Women-friendly work environment will help boost productivity | Sunday Observer

Women-friendly work environment will help boost productivity

Manique Gunaratne
Manique Gunaratne

Women with disabilities are not active in the economy due to lack of education, vocational training, cultural and family barriers. Only a small percentage of women with disabilities are economically active.

Changing the mindset of male workers towards their female counterparts and creating a women-friendly working environment is crucial to boost the female labour force participation in the country, Manager, Specialised Training and Disability Resource Centre of the Employers’ Federation of Ceylon (EFC) Manique Gunaratne said in an interview with the Sunday Observer.

Excerpts:

Q: The female labour force participation in Sri Lanka has been low and has not changed over time. According to the Department of Census and Statistics’ 2015 Labour Force Survey data of the working age population only 35.9 percent of females were engaged in the labour market compared to around 75 percent of males. Further, data reveals that the female labour force participation had slumped from around 41 percent in 2010 to around 35 percent in 2016. What are your views on this?

A: I agree that the female labour force participation in Sri Lanka is low due to the enormous challenges they face in society such as cultural and attitudinal barriers and over protection by the families.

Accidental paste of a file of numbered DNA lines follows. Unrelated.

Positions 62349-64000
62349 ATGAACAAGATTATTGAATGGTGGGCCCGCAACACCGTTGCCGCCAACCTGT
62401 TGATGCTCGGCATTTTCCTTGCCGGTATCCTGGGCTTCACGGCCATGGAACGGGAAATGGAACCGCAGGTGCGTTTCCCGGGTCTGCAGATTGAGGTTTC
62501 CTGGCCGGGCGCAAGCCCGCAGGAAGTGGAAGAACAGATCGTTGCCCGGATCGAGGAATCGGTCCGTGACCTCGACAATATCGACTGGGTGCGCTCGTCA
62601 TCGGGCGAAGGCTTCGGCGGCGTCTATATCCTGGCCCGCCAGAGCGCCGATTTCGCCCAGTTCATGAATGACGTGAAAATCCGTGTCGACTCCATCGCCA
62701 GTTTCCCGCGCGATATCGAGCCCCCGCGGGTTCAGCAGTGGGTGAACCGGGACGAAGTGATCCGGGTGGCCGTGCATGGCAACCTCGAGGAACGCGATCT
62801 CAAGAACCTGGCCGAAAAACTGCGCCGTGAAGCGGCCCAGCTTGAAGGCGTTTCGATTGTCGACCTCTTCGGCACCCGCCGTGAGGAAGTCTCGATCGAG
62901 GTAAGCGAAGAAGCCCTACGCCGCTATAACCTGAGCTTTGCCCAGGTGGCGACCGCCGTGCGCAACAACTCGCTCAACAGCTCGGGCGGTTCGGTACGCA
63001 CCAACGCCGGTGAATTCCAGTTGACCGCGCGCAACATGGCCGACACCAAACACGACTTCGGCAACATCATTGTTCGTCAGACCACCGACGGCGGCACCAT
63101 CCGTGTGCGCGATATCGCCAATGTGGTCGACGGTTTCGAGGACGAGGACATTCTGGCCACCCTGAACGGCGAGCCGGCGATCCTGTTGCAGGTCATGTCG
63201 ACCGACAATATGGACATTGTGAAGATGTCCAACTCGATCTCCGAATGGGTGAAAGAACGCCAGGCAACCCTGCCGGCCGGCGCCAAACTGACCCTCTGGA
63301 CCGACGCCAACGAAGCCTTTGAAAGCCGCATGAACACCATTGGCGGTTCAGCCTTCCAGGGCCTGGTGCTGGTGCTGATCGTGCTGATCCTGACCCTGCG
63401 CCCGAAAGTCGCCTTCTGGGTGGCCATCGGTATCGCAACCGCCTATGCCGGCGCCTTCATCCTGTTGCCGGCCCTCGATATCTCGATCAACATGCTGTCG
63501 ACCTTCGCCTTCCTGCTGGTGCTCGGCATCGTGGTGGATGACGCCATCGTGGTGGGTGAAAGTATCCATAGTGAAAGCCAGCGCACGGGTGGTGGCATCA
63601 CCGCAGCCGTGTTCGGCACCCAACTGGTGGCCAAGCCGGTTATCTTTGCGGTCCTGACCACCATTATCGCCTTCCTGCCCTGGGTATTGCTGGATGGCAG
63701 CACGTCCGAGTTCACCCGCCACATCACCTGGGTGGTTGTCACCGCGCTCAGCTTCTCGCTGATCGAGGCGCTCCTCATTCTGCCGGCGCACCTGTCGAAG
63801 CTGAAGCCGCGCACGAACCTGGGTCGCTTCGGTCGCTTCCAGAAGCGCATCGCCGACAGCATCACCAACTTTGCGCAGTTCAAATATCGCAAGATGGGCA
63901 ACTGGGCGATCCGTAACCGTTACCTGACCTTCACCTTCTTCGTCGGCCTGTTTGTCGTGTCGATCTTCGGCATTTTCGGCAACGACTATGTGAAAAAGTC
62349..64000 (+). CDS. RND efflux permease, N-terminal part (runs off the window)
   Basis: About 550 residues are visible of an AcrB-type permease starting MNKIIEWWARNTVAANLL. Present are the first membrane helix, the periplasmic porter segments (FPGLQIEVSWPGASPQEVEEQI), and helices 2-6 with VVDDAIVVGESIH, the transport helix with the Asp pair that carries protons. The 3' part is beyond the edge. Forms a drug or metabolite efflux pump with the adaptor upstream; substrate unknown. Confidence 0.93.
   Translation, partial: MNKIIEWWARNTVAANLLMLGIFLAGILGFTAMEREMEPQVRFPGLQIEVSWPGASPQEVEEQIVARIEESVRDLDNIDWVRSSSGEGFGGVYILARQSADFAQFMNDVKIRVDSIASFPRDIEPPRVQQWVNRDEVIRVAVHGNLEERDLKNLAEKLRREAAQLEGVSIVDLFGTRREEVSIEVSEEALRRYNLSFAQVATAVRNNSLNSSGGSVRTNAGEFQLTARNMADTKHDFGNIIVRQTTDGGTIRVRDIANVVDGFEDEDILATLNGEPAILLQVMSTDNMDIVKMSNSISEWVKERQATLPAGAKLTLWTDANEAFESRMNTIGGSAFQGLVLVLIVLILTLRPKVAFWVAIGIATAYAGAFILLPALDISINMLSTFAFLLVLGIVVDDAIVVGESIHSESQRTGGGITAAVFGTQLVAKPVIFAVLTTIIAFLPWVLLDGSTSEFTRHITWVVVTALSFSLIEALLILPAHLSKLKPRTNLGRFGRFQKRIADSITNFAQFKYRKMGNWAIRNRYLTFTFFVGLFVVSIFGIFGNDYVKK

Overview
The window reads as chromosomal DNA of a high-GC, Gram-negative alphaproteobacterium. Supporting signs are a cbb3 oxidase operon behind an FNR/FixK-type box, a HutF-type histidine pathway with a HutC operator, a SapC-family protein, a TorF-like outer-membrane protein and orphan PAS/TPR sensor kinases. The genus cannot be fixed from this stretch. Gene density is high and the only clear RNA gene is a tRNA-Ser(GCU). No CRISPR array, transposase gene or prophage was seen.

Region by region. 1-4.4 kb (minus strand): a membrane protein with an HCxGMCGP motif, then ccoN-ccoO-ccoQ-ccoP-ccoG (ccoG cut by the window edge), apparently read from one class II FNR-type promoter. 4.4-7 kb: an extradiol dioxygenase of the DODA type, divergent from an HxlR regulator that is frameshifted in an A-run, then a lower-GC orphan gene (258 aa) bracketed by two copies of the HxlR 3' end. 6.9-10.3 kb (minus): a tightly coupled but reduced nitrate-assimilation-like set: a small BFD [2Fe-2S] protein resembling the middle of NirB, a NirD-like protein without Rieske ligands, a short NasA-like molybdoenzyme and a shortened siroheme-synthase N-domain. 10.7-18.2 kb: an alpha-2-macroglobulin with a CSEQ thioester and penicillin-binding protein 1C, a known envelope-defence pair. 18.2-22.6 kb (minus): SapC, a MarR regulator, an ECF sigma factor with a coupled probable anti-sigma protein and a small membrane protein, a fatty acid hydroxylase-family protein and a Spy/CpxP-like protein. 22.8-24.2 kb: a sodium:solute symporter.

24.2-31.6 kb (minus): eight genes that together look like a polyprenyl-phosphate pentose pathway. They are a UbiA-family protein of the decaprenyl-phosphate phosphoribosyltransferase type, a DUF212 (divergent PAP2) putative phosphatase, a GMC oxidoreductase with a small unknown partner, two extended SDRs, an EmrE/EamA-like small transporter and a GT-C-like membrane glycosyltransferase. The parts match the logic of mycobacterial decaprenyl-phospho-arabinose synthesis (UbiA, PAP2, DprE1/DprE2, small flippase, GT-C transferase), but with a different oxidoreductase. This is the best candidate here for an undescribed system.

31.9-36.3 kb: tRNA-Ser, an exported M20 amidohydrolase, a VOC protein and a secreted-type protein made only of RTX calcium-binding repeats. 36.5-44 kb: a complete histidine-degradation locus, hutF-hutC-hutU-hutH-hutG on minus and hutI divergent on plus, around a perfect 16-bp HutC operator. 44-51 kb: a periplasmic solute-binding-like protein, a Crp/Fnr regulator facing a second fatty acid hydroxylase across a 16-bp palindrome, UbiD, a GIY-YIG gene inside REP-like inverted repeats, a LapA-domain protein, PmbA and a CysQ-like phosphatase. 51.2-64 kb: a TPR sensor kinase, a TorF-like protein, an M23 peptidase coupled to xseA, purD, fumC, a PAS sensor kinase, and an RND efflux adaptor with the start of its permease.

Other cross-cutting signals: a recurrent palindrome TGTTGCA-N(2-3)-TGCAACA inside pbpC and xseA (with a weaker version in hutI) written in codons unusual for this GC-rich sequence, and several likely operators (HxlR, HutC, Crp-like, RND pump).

Women are well educated and their productivity level is high. However, after marriage women tend to confine to homes due to family commitments. There should be a national program to attract women back to the world of work.

Q: Women in board rooms are too at a unsatisfactory level in Sri Lanka according to rankings. As a trainer what do you propose to rectify this scenario?

A: There should be more opportunities provided to women to display their skills and excel in the workplace. The male counterparts should not have any reservation about the work women could do. Women are more productive than men.

Q: What impediments do you see that stand as stumbling blocs to bring in more women to the work force?

A: There should be women-friendly working environment in the work place which is not the case in many offices. Changing the attitude of male workers towards female workers is vital to encourage more women to join the work force. Taking care of children and family commitments are impediments for married women to be employed. Providing day care and late working hour facilities are incentives to attract women to work.

Q: What policy measures do you think should be in place to increase female participation in Sri Lanka’s the labour market?

A: There should be a national policy that provides flexible working hours, part time employment and work from home to encourage more women to join the labour market. Women-friendly working environments in many developed countries have helped boost the productivity level of women. As a result the output levels of women have increased and economies have thrived.